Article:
Observations: Notre Dame Roars Back From Early Hole, Knocks Off Duke 93-89
Notre Dame earned its first win at Cameron Indoor Stadium since 2016 when it beat Duke 93-89 Tuesday afternoon.
No, it’s not the same atmosphere and not the same caliber of Duke team, but it’s still an important win and comes a year after the Irish lost by 34 in the same building. Notre Dame is 8-10 on the season and 5-7 in the ACC.
Here are some observations from the game.
• This was pretty dang close to a reverse script of Saturday’s 82-80 loss at Georgia Tech. Notre Dame fell behind by 15 in the first half due to some leaky defense and missing some open shots. It started making enough to claw back into the game and get into a shootout. It put together enough stops in the second half to pull ahead and stay ahead.
• Duke shot 48.6 percent in the second half and committed 12 turnovers in the game. Those are still fine offensive numbers, but not enough to keep up with Notre Dame’s 55.2 percent shooting, 11 three-pointers and only seven turnovers. Notre Dame spent the last eight minutes in zone, which provided strong rim defense and dared a poor Duke three-point shooting team to beat them from deep.
• Per the ACC Network broadcast, Mike Brey put junior guard Cormac Ryan back in the starting lineup so he wouldn’t dwell on passing up a potential game-winning three-pointer Georgia Tech. Apparently, he received the message loud and clear. He took three early shots and missed them. All good looks. No harm there.
Then he exploded.
Ryan scored 28 points, 21 of them in the first half. His previous career high was 19. He made eight straight shots to close the first half, including a pair of three-pointers. He twice took athletic Duke freshman guard D.J. Steward off the dribble for layups. He beat forward Wendell Moore for a layup. He converted a tough one over 7-footer Mark Williams. This was the version of Ryan that Brey touted all of last season when he was redshirting and preseason.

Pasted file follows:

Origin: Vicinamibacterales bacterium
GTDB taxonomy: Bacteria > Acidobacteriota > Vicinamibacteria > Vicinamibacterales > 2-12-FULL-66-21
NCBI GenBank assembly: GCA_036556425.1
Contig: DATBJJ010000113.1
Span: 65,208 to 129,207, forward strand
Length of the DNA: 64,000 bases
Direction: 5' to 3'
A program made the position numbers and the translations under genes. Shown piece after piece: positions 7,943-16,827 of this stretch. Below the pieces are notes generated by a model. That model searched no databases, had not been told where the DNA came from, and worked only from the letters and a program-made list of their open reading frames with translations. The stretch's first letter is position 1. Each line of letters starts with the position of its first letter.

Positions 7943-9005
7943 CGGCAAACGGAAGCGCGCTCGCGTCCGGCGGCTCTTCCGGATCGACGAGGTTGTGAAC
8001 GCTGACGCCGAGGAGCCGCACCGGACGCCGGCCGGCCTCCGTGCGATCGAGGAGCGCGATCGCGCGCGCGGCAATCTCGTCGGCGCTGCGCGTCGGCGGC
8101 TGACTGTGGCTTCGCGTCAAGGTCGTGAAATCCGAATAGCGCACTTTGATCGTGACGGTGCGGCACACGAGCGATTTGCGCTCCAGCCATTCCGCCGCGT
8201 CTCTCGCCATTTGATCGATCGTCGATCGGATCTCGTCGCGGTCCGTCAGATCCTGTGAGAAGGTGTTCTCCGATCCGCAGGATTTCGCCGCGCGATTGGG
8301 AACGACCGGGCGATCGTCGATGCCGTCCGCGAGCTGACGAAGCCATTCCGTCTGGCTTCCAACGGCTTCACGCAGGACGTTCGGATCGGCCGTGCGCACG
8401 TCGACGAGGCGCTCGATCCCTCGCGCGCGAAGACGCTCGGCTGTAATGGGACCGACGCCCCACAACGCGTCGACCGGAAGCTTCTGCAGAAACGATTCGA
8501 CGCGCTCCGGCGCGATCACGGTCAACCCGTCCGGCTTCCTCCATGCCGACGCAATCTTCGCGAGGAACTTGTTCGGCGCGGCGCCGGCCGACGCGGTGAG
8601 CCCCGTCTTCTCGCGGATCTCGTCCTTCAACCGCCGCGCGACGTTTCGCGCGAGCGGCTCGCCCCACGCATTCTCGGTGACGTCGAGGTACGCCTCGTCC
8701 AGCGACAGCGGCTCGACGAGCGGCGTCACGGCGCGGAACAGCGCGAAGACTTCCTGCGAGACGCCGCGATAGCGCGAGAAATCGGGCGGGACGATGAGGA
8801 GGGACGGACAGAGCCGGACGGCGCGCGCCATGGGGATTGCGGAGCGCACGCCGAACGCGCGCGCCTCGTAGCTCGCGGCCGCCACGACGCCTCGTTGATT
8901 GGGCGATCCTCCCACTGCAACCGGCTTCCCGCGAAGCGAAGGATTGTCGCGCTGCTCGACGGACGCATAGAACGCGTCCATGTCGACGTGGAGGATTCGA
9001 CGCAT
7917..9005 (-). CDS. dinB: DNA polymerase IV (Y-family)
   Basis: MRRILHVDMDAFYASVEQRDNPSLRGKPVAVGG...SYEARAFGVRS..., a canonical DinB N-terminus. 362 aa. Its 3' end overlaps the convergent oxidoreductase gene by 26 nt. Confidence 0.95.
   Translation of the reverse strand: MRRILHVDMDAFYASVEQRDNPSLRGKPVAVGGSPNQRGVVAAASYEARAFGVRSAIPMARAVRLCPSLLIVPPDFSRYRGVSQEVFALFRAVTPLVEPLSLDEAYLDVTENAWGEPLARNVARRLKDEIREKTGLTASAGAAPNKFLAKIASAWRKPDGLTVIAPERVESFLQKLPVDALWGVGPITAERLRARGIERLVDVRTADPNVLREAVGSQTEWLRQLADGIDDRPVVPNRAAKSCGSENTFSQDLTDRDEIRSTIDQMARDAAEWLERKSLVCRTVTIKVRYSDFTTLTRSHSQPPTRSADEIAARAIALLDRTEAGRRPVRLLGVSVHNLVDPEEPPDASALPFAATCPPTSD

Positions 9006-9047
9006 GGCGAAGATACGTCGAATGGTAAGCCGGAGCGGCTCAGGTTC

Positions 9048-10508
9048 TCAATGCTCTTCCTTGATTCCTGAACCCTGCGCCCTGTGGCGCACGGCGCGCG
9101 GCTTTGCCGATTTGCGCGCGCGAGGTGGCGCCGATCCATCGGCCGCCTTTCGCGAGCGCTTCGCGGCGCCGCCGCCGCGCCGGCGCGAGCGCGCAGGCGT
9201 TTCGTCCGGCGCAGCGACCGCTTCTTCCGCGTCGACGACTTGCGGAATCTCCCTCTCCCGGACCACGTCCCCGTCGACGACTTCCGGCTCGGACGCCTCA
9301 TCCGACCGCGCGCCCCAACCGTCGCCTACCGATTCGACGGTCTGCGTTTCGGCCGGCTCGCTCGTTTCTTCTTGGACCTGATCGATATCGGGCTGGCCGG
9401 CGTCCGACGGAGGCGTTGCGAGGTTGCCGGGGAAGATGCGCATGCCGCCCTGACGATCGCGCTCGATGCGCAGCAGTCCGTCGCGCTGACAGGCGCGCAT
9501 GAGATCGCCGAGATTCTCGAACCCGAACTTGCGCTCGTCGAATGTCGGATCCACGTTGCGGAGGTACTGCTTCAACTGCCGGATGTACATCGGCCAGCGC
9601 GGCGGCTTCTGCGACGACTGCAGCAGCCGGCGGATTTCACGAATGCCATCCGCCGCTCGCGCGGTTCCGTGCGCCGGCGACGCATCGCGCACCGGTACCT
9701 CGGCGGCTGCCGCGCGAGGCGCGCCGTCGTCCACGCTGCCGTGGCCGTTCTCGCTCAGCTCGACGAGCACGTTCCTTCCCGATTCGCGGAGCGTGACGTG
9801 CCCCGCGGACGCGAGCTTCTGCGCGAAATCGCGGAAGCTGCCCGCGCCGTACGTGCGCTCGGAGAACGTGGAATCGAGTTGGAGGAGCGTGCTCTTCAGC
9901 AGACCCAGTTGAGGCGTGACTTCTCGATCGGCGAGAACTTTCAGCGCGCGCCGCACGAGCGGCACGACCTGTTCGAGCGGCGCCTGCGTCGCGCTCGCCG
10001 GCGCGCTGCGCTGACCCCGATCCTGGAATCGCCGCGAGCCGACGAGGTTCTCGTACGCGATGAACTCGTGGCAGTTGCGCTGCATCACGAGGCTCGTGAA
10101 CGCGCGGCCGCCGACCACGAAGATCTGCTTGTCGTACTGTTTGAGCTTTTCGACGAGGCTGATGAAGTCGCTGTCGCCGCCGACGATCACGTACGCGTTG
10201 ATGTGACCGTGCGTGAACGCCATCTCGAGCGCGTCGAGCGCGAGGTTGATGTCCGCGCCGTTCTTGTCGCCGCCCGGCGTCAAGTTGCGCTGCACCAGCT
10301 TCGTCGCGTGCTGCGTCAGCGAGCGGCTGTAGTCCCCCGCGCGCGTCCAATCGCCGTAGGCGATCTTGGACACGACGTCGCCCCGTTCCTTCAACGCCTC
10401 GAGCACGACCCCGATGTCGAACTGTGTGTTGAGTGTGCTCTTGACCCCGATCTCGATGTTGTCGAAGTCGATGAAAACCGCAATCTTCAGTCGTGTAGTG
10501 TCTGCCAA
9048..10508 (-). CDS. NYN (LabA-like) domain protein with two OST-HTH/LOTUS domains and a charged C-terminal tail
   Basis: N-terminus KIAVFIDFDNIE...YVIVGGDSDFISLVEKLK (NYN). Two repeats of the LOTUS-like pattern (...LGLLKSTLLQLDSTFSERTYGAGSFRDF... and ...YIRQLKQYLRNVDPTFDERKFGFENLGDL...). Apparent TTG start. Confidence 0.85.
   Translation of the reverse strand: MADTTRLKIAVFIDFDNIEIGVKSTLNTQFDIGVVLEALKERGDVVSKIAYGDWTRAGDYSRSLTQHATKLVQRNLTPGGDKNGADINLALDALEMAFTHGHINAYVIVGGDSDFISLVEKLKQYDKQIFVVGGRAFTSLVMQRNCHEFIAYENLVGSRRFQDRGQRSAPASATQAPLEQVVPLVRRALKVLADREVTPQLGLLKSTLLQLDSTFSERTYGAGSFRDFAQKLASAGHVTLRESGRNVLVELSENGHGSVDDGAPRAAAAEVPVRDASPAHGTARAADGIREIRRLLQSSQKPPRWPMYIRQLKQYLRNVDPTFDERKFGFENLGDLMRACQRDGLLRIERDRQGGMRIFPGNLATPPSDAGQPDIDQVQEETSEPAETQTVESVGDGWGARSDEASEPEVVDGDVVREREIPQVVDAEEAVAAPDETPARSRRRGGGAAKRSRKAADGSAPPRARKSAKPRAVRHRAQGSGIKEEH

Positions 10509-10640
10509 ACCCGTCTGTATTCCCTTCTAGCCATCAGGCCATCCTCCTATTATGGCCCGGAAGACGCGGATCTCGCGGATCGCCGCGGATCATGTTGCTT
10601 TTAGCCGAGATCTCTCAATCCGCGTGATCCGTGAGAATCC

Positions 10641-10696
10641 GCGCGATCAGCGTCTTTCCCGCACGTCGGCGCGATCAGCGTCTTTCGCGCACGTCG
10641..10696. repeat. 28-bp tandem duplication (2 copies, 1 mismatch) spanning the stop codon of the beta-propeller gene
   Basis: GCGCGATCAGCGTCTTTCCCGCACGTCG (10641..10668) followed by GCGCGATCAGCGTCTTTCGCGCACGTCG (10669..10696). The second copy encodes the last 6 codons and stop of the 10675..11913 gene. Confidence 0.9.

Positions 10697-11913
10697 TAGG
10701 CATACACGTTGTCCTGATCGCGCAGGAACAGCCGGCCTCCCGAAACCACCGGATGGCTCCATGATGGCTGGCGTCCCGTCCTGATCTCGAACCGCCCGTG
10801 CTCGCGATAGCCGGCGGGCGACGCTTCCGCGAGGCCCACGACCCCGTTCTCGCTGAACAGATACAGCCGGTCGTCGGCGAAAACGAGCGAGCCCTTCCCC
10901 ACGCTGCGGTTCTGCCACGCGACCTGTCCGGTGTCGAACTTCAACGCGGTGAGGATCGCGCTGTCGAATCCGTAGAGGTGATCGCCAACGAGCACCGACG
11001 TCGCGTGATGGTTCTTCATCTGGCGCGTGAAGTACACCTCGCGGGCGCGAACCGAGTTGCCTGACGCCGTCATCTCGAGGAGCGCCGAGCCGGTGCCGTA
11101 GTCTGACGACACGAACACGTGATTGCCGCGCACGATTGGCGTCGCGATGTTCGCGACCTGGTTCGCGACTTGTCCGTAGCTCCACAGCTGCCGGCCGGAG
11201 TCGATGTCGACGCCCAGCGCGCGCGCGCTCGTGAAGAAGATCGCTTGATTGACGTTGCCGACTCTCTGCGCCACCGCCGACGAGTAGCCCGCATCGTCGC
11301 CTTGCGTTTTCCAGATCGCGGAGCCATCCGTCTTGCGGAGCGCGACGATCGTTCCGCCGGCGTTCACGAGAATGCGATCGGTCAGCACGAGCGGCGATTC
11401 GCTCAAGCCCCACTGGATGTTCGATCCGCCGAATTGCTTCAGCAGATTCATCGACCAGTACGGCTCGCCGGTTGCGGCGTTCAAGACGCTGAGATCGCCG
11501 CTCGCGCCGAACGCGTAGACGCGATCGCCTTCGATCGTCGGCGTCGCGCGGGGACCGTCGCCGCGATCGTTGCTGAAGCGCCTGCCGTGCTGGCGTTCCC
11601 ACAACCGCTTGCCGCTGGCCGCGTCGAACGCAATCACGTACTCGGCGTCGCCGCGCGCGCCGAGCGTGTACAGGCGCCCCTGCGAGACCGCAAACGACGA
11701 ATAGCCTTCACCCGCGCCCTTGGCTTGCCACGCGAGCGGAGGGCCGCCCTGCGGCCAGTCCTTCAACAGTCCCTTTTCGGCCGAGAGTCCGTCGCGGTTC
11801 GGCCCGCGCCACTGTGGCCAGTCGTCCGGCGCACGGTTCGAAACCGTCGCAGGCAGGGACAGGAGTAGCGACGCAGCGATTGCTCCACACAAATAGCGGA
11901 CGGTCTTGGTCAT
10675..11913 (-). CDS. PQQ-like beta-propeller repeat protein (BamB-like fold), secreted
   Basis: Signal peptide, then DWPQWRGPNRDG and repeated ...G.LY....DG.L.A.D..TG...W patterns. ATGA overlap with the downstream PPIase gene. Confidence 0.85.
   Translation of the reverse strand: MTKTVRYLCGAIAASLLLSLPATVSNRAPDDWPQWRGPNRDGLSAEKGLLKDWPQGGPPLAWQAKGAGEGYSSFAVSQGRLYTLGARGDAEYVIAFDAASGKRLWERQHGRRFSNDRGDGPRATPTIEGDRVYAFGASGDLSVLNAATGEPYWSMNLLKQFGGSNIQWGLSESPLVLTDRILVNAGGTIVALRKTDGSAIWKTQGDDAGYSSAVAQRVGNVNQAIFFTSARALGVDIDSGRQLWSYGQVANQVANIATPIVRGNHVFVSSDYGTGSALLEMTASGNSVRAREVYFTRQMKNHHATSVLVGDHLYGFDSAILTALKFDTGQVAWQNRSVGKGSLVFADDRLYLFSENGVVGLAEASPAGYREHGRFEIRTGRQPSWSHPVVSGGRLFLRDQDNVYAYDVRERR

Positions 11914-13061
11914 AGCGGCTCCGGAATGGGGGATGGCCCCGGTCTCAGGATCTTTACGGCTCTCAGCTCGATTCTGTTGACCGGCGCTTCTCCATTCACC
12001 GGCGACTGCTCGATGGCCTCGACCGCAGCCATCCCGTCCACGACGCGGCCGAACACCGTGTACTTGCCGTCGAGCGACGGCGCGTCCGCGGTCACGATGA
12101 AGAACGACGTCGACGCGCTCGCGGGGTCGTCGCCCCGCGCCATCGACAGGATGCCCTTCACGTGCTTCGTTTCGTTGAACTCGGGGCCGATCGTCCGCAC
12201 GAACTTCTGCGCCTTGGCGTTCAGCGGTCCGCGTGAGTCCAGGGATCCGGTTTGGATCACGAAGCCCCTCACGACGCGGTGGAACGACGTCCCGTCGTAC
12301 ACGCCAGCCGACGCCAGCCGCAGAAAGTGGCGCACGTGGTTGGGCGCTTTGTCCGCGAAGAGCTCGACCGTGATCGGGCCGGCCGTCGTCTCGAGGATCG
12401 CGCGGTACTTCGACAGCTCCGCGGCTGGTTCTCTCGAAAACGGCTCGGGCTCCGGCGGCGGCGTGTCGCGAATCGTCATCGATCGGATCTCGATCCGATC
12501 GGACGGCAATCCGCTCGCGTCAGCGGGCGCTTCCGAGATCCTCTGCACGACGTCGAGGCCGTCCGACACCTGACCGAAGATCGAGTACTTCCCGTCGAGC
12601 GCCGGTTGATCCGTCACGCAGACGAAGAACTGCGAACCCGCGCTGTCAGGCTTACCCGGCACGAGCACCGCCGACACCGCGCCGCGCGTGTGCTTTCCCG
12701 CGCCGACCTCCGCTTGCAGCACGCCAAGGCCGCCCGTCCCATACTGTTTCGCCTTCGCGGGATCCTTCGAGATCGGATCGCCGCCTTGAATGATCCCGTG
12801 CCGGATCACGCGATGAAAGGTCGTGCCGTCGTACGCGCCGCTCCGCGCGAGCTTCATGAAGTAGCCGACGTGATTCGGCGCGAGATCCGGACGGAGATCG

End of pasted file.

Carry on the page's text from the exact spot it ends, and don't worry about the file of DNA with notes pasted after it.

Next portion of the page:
Defensively, he was active too. He had three steals, drew a charge on Duke 6-9 sophomore forward Matthew Hurt, took an elbow from freshman guard Jeremy Roach and blocked a Moore jumper. There were some difficult moments against Moore one-on-one, and Stewart also beat him for a layup early in the second half, but he was disruptive and willing to body up his man.
• Notre Dame didn’t win only because of Ryan, though. The Irish attacked Duke’s porous ball-screen defense in the final 20 minutes and took what it gave up. At times, that was an easy layup because of a miscommunication. On other possessions, it was an advantageous switch and clear-out to attack it. Hurt was a frequent target and struggled in space.
Irish guards Prentiss Hubb and Trey Wertz combined for four assists on pick-and-roll layups. Hubb also found junior forward Nate Laszewski for a three-pointer out of a ball screen set. Wertz and Hubb each made unassisted threes when they were given the space after a screen came.
• The ball was in Hubb’s hands again in the closing minutes, just as it was at Georgia Tech. His decision-making and decisions to drive weren’t flawless, but he did more good than bad. He found Durham twice for a layup on a roll to the rim. His three-pointer with 37 seconds left gave Notre Dame a 90-85 lead. It was a daring shot, but he correctly sensed he had space and a defender with his hand down not expecting a shot.
• In the final 10 minutes, Hubb had seven points on 2-of-5 shooting, three assists, two rebounds and one turnover.
• Two other important second-half awakenings Notre Dame doesn’t win without: Laszewski and grad student forward Juwan Durham. They were absent in the first half, with a combined three field goal attempts and suspect defense. Laszewski had no rebounds. Afterward, though, they totaled 17 points on 7-of-7 shooting, five rebounds and drew three fouls. Durham had three blocks.
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